### Course Topics

The “Data analysis in SAS” short course provides an introduction to basic data management and statistical analysis procedures using SAS. The course will be conducted in a computer lab and contains a practical session to allow attendees to write and execute SAS codes and also analyze real-world data along with the instructor. The main goal is to enable attendees to use SAS and choose appropriate statistical methods to analyze their data. The intended audience for this course includes researchers who want to learn basis of SAS and use SAS for statistical analysis in their research. Previous exposure to SAS environment is preferable but not necessary.

This course covers:

1. Brief Introduction to SAS
2. Data Manipulation in SAS
3. Basic Summary Statistics
4. Linear regression and ANOVA
5. Logistic regression

Data sets:

Three real-world data sets will be used to demonstrate SAS’s data analysis capabilities:

The first dataset contains 8 variables that show the relationship between public school expenditure and SAT performance. It was extracted from 1997 Digest of Education Statistics, an annual publication of the U.S. Department of Education (www.stat.ucla.edu/labs/datasets/sat.dat).

The second dataset contains consumption of petrol in 48 states in 2011. The relevant variables collected for predicting petrol consumption are the petrol tax, the average income per capita, the number of miles of paved highway, and the proportion of the population with driver's licenses in a certain state. The dataset was obtained at http://people.sc.fsu.edu/~jburkardt/datasets/regression/regression.html. It includes 48 rows, each representing a state, and 7 columns.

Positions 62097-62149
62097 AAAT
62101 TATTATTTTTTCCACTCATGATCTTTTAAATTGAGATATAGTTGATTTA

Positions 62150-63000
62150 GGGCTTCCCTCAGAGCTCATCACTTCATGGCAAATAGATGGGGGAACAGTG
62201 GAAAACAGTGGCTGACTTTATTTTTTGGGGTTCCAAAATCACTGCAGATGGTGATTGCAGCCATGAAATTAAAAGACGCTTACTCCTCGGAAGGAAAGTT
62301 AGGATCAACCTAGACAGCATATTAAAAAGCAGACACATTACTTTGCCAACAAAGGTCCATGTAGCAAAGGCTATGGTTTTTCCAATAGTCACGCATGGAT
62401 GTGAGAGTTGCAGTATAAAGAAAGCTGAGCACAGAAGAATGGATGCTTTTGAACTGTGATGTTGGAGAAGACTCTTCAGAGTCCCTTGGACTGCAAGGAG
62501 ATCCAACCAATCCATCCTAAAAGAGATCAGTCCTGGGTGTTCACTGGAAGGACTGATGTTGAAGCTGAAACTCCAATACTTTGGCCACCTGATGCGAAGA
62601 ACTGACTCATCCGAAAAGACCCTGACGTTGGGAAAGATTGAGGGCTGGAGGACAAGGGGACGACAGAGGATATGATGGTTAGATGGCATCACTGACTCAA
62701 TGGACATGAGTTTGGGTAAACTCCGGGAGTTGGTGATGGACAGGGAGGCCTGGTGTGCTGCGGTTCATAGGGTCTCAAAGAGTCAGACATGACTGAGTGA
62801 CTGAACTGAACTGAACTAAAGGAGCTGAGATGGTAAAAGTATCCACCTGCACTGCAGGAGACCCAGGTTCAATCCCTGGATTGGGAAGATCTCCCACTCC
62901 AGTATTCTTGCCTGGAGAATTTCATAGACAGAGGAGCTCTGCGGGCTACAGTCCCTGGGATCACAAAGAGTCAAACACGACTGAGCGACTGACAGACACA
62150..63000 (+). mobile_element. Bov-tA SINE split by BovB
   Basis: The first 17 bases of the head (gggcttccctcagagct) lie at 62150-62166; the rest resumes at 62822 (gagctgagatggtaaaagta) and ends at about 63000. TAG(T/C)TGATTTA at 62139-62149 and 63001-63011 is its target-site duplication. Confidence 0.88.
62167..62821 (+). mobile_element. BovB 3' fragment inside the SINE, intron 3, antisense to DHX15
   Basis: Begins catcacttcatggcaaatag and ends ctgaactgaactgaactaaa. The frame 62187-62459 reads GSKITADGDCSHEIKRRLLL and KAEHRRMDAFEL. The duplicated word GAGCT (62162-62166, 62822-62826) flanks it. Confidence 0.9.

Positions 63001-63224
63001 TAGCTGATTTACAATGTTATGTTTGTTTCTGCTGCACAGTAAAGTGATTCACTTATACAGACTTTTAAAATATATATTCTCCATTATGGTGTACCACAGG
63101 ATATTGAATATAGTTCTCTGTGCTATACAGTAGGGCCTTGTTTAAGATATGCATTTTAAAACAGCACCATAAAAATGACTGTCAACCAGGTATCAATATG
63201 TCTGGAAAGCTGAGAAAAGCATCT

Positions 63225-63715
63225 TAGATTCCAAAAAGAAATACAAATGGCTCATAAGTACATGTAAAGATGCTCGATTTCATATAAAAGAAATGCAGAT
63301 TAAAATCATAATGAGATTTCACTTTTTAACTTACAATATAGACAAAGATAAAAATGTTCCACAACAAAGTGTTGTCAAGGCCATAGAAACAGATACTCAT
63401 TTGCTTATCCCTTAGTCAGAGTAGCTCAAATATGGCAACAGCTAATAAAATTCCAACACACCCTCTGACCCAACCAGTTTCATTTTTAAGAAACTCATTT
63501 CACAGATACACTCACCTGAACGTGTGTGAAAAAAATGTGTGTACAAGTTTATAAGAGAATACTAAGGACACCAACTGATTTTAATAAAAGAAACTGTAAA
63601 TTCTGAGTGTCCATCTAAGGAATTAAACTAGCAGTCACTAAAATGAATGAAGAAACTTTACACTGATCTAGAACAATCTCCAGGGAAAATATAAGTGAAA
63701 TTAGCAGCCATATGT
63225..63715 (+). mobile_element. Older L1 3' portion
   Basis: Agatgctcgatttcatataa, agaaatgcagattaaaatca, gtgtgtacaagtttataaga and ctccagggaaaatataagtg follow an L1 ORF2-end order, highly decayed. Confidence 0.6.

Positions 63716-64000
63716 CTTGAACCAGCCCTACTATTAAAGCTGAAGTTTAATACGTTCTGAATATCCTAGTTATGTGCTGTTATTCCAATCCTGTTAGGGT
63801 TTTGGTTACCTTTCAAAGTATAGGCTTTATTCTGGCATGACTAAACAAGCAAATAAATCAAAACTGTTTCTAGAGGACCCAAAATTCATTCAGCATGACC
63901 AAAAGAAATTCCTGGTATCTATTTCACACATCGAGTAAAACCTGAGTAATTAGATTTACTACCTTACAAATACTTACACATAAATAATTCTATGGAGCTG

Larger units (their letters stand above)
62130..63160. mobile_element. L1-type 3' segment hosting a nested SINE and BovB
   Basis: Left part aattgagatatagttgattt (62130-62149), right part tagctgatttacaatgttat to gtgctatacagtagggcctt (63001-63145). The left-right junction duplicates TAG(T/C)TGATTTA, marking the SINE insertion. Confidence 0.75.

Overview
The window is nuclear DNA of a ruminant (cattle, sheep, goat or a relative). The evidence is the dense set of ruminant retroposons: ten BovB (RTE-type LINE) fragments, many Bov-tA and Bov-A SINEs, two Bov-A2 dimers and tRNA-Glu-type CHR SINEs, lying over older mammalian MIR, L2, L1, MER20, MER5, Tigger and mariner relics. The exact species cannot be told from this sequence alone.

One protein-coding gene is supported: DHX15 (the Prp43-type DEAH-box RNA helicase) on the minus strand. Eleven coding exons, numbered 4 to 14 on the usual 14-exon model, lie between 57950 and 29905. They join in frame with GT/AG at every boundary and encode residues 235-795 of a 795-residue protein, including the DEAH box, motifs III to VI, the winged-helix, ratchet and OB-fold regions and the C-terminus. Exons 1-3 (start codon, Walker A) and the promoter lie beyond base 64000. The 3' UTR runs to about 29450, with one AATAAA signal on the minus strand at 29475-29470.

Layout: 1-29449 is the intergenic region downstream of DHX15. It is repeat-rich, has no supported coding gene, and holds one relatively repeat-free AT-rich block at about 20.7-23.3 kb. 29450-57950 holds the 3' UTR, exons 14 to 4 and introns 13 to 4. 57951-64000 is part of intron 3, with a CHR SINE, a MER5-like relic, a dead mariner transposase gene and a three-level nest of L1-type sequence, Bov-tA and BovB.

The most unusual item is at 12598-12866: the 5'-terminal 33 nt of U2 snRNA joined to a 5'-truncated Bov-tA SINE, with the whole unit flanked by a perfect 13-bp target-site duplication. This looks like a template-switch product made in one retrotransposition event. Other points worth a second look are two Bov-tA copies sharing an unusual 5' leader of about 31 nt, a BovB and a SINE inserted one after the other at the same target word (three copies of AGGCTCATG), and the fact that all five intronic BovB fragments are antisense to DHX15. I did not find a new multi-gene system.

We will explore data manipulation methods and get basic descriptive statistics using these two datasets. Then use the second dataset as an example to fit regression models.

The third dataset contains presence/absence of growth of CRA7152 in apple juice as a function of pH (3.5-5.5), Brix (i.e.  Sugar content of an aqueous solution, 11-19), temperature (25-50 °C), and Nisin concentration (0-70), as an example of logistic regression. It was obtained from: W.E.L. Pena, P.R. De Massaguer, A.D.G. Zuniga, and S.H. Saraiva (2011). "Modeling the Growth Limit of Alicyclobacillus Acidoterrestris CRA7152 in Apple Juice: Effect of pH, Brix, Temperature, and Nisin Concentration," Journal of Food Processing and Preservation, Vol. 35, pp. 509-517. (www.stat.ufl.edu/~winner/datasets.html)

Here is an example of correlation plots produced by SAS using petrol consumption data: